ROCHESTER CARBURETORS

Bulletin 9D-95  February 1953

FLOAT LEVEL ADJUSTMENT
With the air horn gasket in position and the air horn inverted on a flat surface:
a.   Carefully bend float arms vertically until floats appear level in relation to each other.
b.    Place float gauge BT-87 in position so that the gauge is located against the curvature in the bore of the carburetor air horn, and is centered above each float.
c.   Adjust both floats together by bending the
arm at the rear of the float assembly. Bend the arm until each float just touches the top portion of the gauge between the gauge legs. (The scale dimen­sion from the gasket to the bottom of each float is 1 9/16".)
d. Then bend arms horizontally until each float is centered between the gauge legs. Tilt the air horn assembly 90" each way and check that floats do not touch gauge legs. This insures that floats will not rub sides of float bowl.
FLOAT DROP ADJUSTMENT
Bend the float tang at the rear of the float as­sembly, against the needle seat to lessen the drop and away from the needle seat to increase the drop. The tension is correct when the scale dimension
from the bottom of the air horn gasket to the bottom of the floats, with the air horn held in an upright position, is 2-1/2".
4. The Accelerator Pump System of the 1953 Model 4GC Carburetors is basically the same in theory of operation as the 1952 models. However, a few changes in design and calibration have been made for ease of service and improved performance.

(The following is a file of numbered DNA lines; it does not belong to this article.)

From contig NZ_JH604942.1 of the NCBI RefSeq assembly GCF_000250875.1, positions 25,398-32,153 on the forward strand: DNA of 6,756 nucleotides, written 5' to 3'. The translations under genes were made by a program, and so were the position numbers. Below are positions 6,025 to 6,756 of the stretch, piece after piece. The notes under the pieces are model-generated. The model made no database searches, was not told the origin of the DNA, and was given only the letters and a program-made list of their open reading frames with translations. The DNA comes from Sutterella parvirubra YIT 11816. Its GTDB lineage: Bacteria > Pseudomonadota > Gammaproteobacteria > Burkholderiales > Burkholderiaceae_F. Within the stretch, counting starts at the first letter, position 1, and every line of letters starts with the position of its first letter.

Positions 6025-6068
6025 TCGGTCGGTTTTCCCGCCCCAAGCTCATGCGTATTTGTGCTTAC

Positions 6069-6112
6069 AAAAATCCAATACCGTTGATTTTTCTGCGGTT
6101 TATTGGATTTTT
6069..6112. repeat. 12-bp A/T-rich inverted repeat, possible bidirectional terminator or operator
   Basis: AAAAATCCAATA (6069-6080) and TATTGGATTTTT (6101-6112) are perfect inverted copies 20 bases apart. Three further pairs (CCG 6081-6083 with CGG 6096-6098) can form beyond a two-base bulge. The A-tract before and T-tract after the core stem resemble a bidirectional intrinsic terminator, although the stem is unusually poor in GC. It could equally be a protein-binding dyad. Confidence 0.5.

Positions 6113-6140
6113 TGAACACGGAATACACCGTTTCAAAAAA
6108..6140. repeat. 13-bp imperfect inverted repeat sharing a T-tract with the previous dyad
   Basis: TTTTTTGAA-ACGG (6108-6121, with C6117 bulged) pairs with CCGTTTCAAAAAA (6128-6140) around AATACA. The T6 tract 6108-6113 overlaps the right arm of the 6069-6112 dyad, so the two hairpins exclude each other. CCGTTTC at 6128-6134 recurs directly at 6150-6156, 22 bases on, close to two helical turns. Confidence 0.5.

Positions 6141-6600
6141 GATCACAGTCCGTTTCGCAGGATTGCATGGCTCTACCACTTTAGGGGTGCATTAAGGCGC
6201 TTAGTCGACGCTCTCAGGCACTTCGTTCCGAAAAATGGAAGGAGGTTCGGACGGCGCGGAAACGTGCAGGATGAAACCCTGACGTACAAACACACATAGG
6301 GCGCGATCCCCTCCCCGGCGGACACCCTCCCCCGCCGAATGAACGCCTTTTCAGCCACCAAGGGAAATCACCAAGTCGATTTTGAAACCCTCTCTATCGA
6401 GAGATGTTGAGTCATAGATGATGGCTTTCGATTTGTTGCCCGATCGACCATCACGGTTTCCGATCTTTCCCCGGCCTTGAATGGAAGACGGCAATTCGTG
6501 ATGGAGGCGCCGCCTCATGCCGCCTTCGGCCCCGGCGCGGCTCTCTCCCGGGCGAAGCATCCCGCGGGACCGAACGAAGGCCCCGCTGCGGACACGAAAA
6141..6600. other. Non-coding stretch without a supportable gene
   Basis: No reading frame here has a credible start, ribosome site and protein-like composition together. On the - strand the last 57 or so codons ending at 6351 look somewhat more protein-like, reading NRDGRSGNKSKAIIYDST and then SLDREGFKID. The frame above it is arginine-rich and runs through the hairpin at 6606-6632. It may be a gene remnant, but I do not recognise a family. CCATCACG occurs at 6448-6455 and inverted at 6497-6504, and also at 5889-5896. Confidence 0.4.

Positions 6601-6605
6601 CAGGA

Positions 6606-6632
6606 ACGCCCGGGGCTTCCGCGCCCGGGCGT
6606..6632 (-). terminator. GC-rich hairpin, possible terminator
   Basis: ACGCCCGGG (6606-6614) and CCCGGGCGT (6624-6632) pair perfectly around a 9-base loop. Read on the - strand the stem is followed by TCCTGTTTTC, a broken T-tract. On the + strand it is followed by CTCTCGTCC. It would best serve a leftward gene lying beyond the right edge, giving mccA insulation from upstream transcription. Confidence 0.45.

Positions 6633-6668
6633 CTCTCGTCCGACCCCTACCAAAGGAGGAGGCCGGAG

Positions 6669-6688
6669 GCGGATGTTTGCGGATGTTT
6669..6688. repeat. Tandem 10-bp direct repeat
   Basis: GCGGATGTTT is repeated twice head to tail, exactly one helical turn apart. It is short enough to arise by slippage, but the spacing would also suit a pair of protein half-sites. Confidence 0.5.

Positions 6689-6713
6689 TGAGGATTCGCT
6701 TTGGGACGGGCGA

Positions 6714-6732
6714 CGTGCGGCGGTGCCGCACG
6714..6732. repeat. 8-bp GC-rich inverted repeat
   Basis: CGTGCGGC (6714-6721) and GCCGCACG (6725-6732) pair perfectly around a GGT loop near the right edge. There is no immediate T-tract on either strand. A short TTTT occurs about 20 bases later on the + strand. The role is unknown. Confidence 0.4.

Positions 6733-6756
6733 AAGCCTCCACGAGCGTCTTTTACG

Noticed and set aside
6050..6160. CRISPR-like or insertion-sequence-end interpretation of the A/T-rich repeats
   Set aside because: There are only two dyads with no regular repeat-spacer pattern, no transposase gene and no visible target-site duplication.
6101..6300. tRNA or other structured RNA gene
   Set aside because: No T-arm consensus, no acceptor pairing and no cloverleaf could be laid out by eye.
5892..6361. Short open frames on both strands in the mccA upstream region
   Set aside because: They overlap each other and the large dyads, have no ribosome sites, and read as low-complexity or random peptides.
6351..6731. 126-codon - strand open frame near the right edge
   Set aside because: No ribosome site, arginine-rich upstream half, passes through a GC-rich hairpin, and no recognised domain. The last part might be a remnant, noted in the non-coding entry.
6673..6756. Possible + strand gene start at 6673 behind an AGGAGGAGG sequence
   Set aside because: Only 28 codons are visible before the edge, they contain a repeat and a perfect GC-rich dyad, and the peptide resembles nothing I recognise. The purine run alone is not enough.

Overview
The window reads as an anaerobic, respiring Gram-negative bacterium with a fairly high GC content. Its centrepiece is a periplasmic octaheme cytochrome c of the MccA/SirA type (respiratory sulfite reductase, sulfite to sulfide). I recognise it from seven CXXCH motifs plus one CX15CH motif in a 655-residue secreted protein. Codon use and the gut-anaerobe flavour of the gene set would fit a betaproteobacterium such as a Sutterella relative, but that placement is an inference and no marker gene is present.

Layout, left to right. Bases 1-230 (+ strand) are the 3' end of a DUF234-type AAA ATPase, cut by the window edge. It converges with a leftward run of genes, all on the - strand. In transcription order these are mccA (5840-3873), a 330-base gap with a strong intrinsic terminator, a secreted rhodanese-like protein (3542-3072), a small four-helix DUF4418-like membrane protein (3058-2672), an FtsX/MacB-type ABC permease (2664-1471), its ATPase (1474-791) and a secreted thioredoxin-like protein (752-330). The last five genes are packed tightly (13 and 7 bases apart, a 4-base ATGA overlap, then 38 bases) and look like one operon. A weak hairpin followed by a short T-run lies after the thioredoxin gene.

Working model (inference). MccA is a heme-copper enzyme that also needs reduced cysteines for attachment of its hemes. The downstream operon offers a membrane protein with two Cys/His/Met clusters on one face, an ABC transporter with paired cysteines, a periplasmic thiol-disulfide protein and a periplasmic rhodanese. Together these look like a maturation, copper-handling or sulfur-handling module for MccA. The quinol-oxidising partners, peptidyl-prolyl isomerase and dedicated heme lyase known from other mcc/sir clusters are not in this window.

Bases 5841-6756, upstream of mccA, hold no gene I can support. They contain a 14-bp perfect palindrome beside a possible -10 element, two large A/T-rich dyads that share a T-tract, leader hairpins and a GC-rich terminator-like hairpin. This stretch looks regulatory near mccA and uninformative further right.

tmp107-1.jpg
CHECK VALVE SPRING SPRING GUIDE
Refer to figure 2
The brass pump discharge needle used on 1952 models has been replaced by a ball check valve spring and retainer. This type of outlet check serves to hold the ball check on its seat regardless of road conditions or severe brake applications.
Refer to figure 3
The brass pump discharge jets used on 1952 models have been replaced by two drilled and cali­brated discharge holes. As shown, two "U" shaped cups have been added to the venturi cluster adjacent to these discharge holes. As the air passing through the carburetor under high velocity strikes these cups the air pressure at the pump discharge holes is in a state of balance, thus eliminating the possibility of pump pull-over. With this improved design, the use of a pump discharge vent valve is no longer required.
NOTE: From the above discussion, it can readily be seen that many parts for the 1953 model 4GC carburetors have been redesigned and recalibrated and are, therefore, not interchangeable with those used on 1952 models. Always consult the applica­tion index and parts lists for correct service parts and adjustment information.
BALL CHECK VALVE
Figure 2
tmp107-2.jpg
V SHAPED CUPS
PUMP DISCHARGE HOLES
RP Form 1105
Printed in U.S.A.
Figure 3

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